in fact I was all but destitute of that mimetic His wedding took place soon afterwards ; but faculty which is certainly the basis of the actor's he was not left long undisturbed in the enjoy. art. And when attempting to sustain a comic ment of his bride's society. Three days later character, it was chiefly by the awkwardness of he unexpectedly received the offer of an advan. my efforts that I amused the audience. However, tageous situation on board a vessel of large if I could not impersonate, I could at least tonnage, which was on the point of sailing for “ spout” or declaim—an accomplishment which the Mediterranean, and this he deemed it I owed to the zealous tuition of our manager. prudent to accept. His position of confidence And so, when it happened that the character to in the ship put it in his power to provide for be represented was fairly akin to my own, I me on board of her; and as by this time I had could generally make a passable appearance; entirely abandoned my hopes of meeting with and I have played Norval, or Bertram, behind my mother, I readily agreed to his proposal six tallow candles in a barn, to a crowded that he should do so. Our first voyage was audience of yokels who applauded me to the with a mixed cargo to Marseilles ; and subseecho. And here let me observe that it is not in quently we visited several of the sea-ports of dealing with the wholly unlettered classes that Italy, Sicily, and Spain. The novelty of the an actor's chief difficulties arise. Among them, scenes thus opened up delighted me, and for a the native dramatic instinct, though unde time the love of travel became my ruling passion. veloped, is unimpaired in vigour ; and if you In later voyages I visited Algiers, Malta, Tunis, will only give them nature, strongly marked, Tripoli, the Greek islands, Constantinople and the coast of Asia Minor ; after which the tide a wifeless fellow like myself, that represents the of my fancy set to nor’ard, and I took service feminine element. Fickle it is, as I suppose a on a vessel engaged in the Baltic trade. But I woman may be; but then its fickleness breaks need not weary you with a detailed itinerary. no hearts. And there is this also in its nature After parting with Tregarthen a second time, I which I love --if it is uncompromising, it at had continued to correspond with him, and I least makes no false promises. From the time knew from his letters that he was steadily rising when wind and wave first greet you, and greet in his profession. His parents were by this you with a buffet, you know with what you time dead, and he had found it convenient to have to reckon. And a life of fair and not too remove his wife and family to the East Coast. unequal striving is a good enough life for me. His last letter was put into my hands at White. And so, sir, you see me now on my way to the haven only some three weeks ago. It informed rendezvous with Tregarthen. And then, ho! me that he had been appointed by a syndicate for the frozen seas.” of oil-merchants to the command of one of their The sailor relapsed into silence. Whilst he whaling vessels. The conditions of his employ- had been speaking, the old eight-day clock, which ment were highly favourable, and he added ticked in a corner of the inn parlour, had struck that nothing was wanting to complete his satis- the hour and half-hour more than once. And faction but that I should be with him on his though the Master of Beltrees had listened with first voyage. With this object in view, he an interest which was not entirely due to the mentioned the probable date of the sailing of merits of the story, it was with resignation (to the feet from Whitby, requesting me, if I had a say the least) that he heard the lengthy narrative mind to go with him, to meet him either in that draw to a close. port, or else, a few days later, at Berwick-on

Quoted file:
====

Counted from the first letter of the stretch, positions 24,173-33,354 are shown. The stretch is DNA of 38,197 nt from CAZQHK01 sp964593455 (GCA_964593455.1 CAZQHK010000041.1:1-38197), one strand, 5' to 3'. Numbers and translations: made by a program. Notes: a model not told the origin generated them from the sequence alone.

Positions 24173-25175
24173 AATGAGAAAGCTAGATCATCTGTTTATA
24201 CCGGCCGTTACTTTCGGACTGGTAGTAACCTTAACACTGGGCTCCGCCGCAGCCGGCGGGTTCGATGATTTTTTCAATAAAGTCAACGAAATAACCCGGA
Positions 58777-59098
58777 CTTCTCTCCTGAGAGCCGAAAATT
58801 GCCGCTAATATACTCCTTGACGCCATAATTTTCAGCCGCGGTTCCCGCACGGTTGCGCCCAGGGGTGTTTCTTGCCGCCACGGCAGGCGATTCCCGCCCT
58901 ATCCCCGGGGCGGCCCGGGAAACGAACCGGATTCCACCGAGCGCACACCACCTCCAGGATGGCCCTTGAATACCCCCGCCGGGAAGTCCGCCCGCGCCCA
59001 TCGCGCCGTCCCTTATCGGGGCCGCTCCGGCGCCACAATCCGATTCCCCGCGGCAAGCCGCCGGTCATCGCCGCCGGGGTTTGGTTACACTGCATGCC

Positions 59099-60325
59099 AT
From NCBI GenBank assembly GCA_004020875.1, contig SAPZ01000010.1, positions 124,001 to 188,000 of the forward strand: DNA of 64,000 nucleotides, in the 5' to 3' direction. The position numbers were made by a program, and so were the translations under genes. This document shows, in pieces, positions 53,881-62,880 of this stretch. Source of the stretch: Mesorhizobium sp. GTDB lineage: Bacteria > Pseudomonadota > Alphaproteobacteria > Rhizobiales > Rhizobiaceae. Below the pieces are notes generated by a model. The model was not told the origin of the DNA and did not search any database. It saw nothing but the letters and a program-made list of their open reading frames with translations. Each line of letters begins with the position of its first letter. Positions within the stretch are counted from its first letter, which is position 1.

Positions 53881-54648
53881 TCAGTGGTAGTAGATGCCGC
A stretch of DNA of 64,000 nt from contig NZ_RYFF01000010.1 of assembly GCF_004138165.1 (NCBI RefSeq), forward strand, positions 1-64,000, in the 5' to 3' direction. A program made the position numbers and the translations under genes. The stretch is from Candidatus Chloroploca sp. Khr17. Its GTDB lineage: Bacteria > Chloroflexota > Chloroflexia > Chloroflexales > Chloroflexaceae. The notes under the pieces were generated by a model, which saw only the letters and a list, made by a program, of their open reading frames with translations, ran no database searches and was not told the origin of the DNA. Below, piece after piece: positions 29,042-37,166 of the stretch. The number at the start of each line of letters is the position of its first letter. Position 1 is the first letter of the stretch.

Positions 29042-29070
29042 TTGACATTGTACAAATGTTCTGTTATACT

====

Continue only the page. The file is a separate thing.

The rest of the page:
To be continued. Tweed, where he proposed to touch. You will understand that in writing thus Tiegarthen shot